CHICAGO Telecom application development for digital signal processors (DSPs) took a step forward this week as companies announced shrink-wrapped tools and newly opened platforms at the Embedded Systems Conference in San Francisco.
LSI Logic Corp. (Milpitas, Calif.) demonstrated its ZOpen software framework for ZSP open architecture development. The rollout effectively completes the company's ZSP strategy by complementing its open DSP core architecture. By providing an open, easy-to-use platform with standardization features, LSI expects to simplify and accelerate software development around its ZSP DSP core.
"Companies such as Texas Instruments and Analog Devices have an open software architecture, but based around a proprietary DSP architecture," said Tuan Dao, director of LSI Logic's Advanced DSP Products Group. "The ZSP is available from multiple licensees, including Broadcom, Brecis, Virata and, more recently, IBM and Conexant. Tier-1 customers need multiple sources."
Dao described ZOpen as an open-architecture platform for applications development. It provides hardware abstraction at a level that relieves an OEM system integrator from worrying about the details of underlying hardware.
"To date, customers have been pretty much going their own way with software development, but that's quite a chore," said Dao. "We're offering a standardized environment with a standardized API, so they can mix and match algorithms in plug-and-play fashion."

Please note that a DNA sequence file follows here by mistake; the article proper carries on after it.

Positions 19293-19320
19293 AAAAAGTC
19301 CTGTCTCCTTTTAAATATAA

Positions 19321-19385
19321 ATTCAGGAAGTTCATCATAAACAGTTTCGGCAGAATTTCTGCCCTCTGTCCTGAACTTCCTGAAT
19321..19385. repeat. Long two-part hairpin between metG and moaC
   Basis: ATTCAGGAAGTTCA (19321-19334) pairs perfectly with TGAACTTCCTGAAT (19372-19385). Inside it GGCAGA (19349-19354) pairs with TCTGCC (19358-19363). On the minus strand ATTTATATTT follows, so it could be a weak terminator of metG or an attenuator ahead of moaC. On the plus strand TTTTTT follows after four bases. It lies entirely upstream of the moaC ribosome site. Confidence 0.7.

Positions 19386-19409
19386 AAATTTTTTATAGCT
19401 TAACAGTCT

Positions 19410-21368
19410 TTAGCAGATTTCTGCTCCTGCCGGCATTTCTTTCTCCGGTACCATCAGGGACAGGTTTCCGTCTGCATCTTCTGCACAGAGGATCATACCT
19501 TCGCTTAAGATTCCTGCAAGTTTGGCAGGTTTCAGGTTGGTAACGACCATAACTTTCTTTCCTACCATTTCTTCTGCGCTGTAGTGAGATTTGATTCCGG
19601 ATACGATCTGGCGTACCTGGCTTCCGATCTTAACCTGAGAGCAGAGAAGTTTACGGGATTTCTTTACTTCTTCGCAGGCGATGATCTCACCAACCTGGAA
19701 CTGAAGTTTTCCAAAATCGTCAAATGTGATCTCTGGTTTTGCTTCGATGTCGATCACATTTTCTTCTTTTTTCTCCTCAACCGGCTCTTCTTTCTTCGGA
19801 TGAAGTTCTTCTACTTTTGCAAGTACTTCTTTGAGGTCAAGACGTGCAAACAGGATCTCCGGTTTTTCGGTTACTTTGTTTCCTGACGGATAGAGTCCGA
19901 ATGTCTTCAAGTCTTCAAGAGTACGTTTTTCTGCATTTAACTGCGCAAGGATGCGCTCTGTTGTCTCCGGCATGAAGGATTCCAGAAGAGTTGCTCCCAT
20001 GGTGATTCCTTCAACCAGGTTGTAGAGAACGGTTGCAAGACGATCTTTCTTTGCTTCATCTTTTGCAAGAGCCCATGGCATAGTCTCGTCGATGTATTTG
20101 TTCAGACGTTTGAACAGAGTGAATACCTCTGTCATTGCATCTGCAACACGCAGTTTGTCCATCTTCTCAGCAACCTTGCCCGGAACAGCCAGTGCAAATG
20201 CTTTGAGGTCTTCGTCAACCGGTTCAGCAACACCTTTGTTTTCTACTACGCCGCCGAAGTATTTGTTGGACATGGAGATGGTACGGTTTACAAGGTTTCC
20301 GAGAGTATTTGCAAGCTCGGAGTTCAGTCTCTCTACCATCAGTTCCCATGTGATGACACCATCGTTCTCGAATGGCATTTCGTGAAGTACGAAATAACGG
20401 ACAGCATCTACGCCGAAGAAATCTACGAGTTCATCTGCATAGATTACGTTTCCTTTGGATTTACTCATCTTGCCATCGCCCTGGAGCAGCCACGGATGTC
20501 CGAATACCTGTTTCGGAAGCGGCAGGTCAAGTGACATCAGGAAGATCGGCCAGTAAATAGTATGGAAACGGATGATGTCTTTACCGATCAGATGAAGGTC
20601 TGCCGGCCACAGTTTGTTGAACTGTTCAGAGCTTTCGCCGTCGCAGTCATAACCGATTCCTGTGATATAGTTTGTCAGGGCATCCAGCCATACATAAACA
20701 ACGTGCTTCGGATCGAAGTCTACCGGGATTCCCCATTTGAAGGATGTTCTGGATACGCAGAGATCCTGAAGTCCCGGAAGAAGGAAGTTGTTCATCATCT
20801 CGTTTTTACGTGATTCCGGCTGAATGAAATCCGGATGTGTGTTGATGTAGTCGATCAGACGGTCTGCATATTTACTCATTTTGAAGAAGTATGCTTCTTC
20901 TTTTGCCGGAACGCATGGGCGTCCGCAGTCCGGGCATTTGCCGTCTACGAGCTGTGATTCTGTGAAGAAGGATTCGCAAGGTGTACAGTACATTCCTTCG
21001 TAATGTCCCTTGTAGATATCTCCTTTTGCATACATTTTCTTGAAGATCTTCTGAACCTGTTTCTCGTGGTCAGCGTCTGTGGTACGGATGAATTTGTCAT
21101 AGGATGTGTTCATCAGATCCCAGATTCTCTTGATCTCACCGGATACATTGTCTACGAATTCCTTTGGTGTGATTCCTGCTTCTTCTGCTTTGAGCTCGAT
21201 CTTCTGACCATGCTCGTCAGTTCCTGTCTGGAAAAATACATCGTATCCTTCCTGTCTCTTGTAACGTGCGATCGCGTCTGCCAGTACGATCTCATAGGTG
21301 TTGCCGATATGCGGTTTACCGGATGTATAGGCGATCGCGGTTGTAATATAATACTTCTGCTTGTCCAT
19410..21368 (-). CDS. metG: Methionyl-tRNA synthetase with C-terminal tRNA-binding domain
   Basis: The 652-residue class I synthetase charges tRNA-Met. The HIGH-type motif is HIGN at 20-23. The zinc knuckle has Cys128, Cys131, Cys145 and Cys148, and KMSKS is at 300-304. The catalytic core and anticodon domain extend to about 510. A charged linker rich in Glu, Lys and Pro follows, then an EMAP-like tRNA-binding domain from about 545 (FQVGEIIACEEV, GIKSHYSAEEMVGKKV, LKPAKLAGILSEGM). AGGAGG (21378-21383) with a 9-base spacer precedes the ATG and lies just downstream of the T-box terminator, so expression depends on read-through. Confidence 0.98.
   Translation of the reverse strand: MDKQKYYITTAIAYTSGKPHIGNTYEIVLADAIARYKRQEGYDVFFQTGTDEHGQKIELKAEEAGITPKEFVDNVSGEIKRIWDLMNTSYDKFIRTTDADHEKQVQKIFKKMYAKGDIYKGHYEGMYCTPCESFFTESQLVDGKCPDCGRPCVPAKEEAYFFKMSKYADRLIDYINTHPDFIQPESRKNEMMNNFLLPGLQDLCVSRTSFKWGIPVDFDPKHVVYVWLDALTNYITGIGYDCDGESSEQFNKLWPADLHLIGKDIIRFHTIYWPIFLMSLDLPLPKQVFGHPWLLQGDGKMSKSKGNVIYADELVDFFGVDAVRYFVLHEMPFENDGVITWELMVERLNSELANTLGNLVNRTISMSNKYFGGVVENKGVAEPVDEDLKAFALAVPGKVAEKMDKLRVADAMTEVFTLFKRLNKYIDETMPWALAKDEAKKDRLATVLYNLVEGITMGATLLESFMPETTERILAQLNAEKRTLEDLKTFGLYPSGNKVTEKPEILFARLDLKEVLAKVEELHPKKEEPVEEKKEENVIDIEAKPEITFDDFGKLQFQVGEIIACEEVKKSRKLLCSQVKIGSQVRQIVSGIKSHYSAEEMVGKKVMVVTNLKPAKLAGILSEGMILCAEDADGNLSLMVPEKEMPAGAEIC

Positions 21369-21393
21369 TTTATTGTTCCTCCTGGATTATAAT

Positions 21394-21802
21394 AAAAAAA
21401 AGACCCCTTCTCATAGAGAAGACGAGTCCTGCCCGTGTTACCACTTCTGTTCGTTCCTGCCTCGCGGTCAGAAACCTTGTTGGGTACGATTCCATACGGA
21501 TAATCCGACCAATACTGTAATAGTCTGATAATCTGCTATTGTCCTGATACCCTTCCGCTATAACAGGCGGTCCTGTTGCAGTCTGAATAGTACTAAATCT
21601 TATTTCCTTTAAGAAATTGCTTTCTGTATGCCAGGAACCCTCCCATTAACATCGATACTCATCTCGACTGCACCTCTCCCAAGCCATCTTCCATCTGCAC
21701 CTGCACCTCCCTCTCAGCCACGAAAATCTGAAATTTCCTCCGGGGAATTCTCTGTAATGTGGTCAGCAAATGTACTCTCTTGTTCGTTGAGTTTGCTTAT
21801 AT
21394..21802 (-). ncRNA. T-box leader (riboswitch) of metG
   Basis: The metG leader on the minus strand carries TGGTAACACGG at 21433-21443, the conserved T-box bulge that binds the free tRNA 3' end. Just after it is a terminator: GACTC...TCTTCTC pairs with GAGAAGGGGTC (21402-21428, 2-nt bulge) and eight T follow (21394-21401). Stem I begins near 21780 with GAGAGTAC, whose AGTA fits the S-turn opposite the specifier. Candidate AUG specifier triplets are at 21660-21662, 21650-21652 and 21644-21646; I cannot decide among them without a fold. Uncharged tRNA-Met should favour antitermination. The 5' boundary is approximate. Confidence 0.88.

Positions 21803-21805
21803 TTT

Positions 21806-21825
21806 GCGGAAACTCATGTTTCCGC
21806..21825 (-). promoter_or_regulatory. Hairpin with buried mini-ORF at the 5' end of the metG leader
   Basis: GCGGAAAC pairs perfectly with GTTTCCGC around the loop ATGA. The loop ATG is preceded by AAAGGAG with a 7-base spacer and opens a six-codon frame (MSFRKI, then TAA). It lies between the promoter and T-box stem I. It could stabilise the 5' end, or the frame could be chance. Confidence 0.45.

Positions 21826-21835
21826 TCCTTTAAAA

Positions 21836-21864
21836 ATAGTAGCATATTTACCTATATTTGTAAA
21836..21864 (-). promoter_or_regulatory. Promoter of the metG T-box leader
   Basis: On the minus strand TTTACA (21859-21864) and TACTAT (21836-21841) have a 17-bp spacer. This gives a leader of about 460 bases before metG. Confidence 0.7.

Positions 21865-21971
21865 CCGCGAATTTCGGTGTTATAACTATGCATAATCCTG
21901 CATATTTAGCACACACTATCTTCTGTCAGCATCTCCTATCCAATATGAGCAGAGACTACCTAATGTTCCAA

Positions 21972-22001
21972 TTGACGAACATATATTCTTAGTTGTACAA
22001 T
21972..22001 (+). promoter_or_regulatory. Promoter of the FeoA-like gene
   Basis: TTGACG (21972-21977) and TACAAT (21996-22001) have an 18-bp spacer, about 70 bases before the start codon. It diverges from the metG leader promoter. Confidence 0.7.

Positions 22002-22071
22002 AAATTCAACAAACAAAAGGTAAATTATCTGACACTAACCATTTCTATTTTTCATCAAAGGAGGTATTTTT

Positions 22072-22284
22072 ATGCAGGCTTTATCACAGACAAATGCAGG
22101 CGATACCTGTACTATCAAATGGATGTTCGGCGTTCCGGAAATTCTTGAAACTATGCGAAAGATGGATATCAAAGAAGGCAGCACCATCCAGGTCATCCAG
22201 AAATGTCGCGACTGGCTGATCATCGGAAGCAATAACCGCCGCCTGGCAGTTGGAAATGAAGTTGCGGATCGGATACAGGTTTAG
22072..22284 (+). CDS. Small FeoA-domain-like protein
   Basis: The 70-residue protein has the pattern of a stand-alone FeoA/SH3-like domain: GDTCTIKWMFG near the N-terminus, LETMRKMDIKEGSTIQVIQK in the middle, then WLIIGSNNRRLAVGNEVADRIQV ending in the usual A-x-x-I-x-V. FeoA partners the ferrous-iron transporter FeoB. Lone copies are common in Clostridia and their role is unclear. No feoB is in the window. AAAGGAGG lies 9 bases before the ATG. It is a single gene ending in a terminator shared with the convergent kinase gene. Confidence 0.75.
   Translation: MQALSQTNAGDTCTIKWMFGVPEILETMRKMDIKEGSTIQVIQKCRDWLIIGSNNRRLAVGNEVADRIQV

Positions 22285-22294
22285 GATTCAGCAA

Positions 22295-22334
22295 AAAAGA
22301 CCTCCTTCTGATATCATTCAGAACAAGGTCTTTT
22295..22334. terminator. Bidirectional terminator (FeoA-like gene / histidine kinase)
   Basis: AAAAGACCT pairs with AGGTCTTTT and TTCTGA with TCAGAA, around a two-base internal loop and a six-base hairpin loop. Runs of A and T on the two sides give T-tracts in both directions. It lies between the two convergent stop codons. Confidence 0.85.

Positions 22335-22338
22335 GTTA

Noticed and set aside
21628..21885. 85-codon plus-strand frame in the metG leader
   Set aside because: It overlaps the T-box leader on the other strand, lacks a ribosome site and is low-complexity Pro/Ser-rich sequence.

The motive, he said, is that the bulk of DSP development is in the software. "Whatever the vendor doesn't have to do, the customer has to do. So, this is one more step in our drive to reduce the customers' development life cycle and with the scarcity of developer talent, this is crucial."
The platform is supported by the company's Solutions Partner Program, which includes both applications software companies and EDA development-tool suppliers. The four applications developers alr eady in the program are Hellosoft, Epsico Ltd., Nuntius Systems Inc. and Vocal Technologies Inc.
A key feature of the platform is its flexibility in terms of real-time operating systems. Enea OSE and Micrium MicroCOS2 have already been ported to the system.
One of the original founders of ZSP, Krishna Yarlagadda, appeared at ESC this week as president and chief executive officer of Hellosoft (Campbell, Calif.), which was spun out of ZSP's original software development group. Yarlagadda showed off HelloVoice, a scalable voice-over-packet (VoP) solution that is the shrink-wrapped result of two to three years of VoP software development. Hellosoft used ESC as the coming-out party for its voice software, supporting the announcement with the release of VoiceOS, a scalable, system-level framework for applications development that is being ported to carrier-class voice gateways.
"One of the problems designers are facing is that after going their own way with voice software development, they're finding themselves painted into a corner without an upgrade path," Yarlagadda said. "HelloVoice avoids this."
Along with providing additions at the network layer, the solution installs in anything from Internet Protocol (IP) phones to customer premises equipment to central-office IP gateways. "We support ZSP, Carmel, BOPS, TI and now Frio," said Yarlagadda. "However, we're also offering what we call SoftVoice which is essentially a porting of our software to processors such as MIPS, PowerPC and ARM to support one- or two-channel applications such as IP phones, games, DSL modems and set-top boxes."
Yarlagadda put the processing toll for one channel at about 30 to 35 Mips.